Tuesday, 5 April 2011

Barbarossa (Siege Lord) reviewed


Once there was a young girl who spoke like a man upon a time when she was not supposed to do so.


once upon a time there was a little girl who met her Prince Charming, and became empress.

This is not so much the story of a siege as that of Frederick I Hohenstaufen ‘Barbarossa’ (Red Beard), German Emperor, who, with the support of his young wife, Beatrice de Burgundy (Cécile Cassel), attempted to recreate Charlemagne’s empire. Subduing a rebellious Milan at any cost was essential for that purpose, as the rest of Northern Italy would then succumb to his authority, opening the opportunity to conquest Rome, and install his self-appointed Pope into the Vatican.

However, after the brutal siege and destruction of Milan, Barbarossa (Rutger Hauer) faced the formidable opposition of the Lombard League, who mastered an opposition force under the command of a certain Alberto da Giussano (Raz Degan), who managed to unite the disparate city states prevalent on that time, finally defeating the Emperor in the battle of Legnano, near Milan, in 1176.

This story forms the skeleton of the film. I do not know how historically accurate is (Wikipedia: ”A tradition, probably fabricated by 14th century Milanese chroniclers, attributes him the deed of forming the "Company of Death" that defended the Carroccio of the League at the Battle of Legnano.”), but it makes a jolly good and well crafted film that throw into the mix a bit of everything: heroism, love interest – not only between, Frederick and Beatrice, but also between Alberto and Leonora (played by Polish actress Kasia Smutniak), witchcraft, spectacular recreation of medieval combat, plenty of gore, and spectacular landscapes (it was filmed in Romania).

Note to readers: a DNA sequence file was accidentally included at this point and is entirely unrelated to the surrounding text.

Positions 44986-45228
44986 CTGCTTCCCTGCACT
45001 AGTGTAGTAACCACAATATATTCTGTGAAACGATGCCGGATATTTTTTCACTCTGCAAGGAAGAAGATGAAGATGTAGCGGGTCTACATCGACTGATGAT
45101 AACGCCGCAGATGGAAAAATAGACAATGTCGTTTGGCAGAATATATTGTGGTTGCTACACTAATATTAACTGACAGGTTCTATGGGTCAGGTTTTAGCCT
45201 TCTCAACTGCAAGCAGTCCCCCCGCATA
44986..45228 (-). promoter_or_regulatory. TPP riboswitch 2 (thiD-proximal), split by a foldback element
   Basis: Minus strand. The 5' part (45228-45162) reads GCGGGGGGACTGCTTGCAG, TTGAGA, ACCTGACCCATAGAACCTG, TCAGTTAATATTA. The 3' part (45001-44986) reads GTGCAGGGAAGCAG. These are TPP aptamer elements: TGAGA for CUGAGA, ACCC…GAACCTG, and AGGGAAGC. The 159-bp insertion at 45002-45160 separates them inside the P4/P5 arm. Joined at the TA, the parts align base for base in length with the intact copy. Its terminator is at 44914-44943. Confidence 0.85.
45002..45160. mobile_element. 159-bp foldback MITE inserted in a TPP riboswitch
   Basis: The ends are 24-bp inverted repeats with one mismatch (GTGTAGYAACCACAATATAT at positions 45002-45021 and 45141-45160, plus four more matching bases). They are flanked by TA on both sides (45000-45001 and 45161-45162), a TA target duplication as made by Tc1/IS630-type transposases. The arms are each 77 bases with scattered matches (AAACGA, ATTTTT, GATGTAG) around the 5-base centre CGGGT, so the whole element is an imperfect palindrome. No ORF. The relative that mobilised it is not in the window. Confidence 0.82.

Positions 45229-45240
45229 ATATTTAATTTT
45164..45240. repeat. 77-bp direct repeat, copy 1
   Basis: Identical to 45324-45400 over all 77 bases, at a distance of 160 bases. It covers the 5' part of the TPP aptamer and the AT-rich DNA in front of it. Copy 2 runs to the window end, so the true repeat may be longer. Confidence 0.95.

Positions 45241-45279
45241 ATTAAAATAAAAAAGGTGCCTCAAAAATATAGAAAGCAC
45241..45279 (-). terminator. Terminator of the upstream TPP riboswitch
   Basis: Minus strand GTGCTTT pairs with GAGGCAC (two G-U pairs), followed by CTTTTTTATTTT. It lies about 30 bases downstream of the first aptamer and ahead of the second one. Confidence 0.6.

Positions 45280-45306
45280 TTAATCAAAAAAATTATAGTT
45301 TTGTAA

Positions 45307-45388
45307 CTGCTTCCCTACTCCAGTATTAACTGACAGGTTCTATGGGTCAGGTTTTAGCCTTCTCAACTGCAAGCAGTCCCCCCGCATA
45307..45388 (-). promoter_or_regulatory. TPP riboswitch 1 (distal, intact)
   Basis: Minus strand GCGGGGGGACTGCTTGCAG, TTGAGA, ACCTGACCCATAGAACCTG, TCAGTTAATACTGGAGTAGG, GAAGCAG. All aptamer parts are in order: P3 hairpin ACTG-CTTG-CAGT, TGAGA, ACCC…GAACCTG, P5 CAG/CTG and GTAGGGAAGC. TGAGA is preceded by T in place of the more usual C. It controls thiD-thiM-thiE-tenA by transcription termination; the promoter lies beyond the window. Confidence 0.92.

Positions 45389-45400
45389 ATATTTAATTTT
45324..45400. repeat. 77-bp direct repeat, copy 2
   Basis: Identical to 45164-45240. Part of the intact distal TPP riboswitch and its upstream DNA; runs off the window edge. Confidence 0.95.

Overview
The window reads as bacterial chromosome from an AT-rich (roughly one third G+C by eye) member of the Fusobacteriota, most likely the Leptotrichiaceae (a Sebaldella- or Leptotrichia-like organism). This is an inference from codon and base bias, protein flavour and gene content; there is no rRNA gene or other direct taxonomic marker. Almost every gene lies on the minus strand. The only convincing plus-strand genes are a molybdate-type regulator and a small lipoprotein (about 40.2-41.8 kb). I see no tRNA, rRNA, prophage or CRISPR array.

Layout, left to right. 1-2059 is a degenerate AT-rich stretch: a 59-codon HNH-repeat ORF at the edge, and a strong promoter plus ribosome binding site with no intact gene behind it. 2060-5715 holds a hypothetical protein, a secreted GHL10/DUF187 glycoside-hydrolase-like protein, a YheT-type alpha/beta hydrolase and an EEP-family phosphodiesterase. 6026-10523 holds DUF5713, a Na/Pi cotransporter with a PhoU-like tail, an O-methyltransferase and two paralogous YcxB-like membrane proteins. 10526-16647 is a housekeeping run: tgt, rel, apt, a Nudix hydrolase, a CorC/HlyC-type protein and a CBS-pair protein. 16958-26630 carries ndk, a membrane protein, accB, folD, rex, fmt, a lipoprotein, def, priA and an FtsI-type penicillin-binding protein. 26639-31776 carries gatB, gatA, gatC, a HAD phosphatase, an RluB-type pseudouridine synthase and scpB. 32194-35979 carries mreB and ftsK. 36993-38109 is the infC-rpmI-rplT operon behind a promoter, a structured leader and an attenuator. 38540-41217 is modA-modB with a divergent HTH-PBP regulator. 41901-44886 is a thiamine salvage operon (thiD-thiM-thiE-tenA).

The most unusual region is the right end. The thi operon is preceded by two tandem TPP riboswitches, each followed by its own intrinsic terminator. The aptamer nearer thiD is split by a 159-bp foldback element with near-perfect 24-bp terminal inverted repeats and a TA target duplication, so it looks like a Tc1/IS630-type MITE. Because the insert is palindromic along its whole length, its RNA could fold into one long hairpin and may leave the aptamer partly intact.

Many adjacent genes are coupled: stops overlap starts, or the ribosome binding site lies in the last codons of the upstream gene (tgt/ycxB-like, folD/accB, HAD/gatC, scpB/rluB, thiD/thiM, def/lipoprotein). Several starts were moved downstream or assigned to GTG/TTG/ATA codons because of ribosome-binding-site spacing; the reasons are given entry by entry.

Careful attention has been taken to period detail, the cinematography (Fabio Cianchetti) rendering extremely well the beauty of the locations – with the judicious use of aerial shots, the interior and battle shots. Kudos to special effects here for the realistic depiction of the gore of close combat. The music is what can be expected from historical films such as this. Editing is very tight and sharp, adding to the tension of the story.

Barbarossa seems to be a kind of European Union production, as we see German, French, Polish, Italian and Romanian actors, with the support of the Italian government, and filmed on location in Romania.

Regrettably, the film has been dubbed into English. Whilst this has been competently done, surely something has been lost by not actually listening to the actors’ voices, their cadences, their intonation, their quirks. It seems to me that the British public has become over the past few years more and more complacent regarding subtitled films and, to some extent, more and more culturally phobic to any thing which is not British or American.

Barbarossa should not disappoint to those who like movies with a historical or war theme, sugared by a couple of love stories entwined in it, as it is a solidly well crafted film with spectacular landscape and battle scenes.

Director: Renzo Martinelli
Writers: Renzo Martinelli, Giorgio Schottler, Anna Samueli
Cast: Rutger Hauer, Raz Degan, F. Murray Abraham, Cécile Cassel, Kasia Smutniak, Federica Martinelli.
Original Music by Aldo De Scalzi and Pivio

DVD UK Release date: 4th April 2011
DVD RRP: £15.99
Running time: 133 minutes
Cert: 15

Still and trailer © Metrodome Distribution

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